This is the complete opposite of Shaded—only shading the parts of the bars that were not shaded by the previous calculation.
Now that we have created the calculations, let’s get them drawn in the viz. Take Measure Values and drag it to Columns, then Take Measure Names and drag this to Color. Finally, drag all measures off of your Measure Values card which are not Shaded or Unshaded. You should end up with something like this:
In the event that the bar split into two colors is in the wrong order, simply reorder the fields on your Measure Values card, and this should correct itself.
Our waffle chart is shaping up nicely, but we need to trim out some headers, space things correctly, and add a label for easy reference. Find a darker color for “shaded”, and a lighter variant of the same color, or a light gray, for the unshaded portion.
Next, you’ll want to size the chart correctly. As waffle charts are highly sensitive to the size of the visualization (resizing adds or removes the whitespace between squares), they work best in fixed-sized containers or dashboards. My recommendation is to hide all headers first, set the sheet to Fit Entire View on your dashboard, then work out the ideal size of the container for the bars. For the last part, increase the size of the Size slider until the gap is about the desired size, then fix the width of the container to make the gap the same size.
Last, I want to provide a label for easy reference to the overall percentage. To do this, I use an annotation, then orient the label wherever I think appropriate.
On this one, I waffle (hah!) between centered and upper left/right. Play around a bit to find what fits the format of your data/dashboard best. To start labeling, make sure your underlying calculation is on Detail or exists somewhere on your waffle chart. Next, annotate your chart by right-clicking a square (I prefer in the lower right), and then selecting Annotate Mark (it won’t matter which square you choose). Delete everything but the AVG([Rating %]) or whatever your field happens to be. I just wrap my metric in WINDOW_SUM() to get my total of 47.37%, but you could use a different value that wasn’t blended, if you prefer. Right-click and format to remove the line, adjust shading, or tweak sizing and shading or any other parameters.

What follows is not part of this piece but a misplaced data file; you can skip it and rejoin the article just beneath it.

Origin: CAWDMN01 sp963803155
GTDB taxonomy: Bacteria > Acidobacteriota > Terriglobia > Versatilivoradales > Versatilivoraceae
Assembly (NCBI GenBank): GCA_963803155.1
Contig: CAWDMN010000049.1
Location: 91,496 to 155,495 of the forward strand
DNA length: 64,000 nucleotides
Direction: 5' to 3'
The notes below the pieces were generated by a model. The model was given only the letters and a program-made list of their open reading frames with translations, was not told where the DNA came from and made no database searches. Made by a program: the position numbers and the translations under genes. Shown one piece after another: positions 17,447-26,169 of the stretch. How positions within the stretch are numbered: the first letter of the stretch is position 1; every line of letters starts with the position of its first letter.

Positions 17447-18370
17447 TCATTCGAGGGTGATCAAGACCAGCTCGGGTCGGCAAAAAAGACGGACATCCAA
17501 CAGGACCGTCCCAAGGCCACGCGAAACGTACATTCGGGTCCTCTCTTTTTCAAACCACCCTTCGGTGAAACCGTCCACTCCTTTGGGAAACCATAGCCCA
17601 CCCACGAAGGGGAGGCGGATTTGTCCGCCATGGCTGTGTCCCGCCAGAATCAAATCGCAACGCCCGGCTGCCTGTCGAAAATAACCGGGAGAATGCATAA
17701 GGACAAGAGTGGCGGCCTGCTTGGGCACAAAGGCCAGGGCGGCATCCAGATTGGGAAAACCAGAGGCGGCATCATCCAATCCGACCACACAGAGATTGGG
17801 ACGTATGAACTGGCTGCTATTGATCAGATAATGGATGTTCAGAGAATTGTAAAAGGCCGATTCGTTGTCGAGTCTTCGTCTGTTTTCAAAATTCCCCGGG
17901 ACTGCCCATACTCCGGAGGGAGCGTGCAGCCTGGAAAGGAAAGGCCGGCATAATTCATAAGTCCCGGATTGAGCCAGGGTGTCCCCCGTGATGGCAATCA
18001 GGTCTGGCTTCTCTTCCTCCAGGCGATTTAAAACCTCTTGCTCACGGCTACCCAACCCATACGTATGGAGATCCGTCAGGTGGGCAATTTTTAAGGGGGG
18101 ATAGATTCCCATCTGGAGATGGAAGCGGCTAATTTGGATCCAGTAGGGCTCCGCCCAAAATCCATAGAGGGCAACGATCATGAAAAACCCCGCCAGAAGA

I’ve also removed all the lines and borders from the chart for cleaner formatting, to get a final result which looks a bit like this:
Bonus: If you notice circles dancing around at the intersections of the waffle chart, you’re noticing another guest appearance by the Moiré Effect that I mentioned when talking about Lollipop charts.
If you’re looking for some real-world use cases of waffle charts (or similar), you may have seen a viral video that went around last year, visualizing loss of life by various countries in WWII. While technically a pictogram (a good waffle chart alternative for when metrics don’t add up to 100%), the two charts share many similarities. There are a number of similar videos and visualizations which utilize the same technique of icons related to the subject matter - the trick is to make sure these don't detract from the visualization.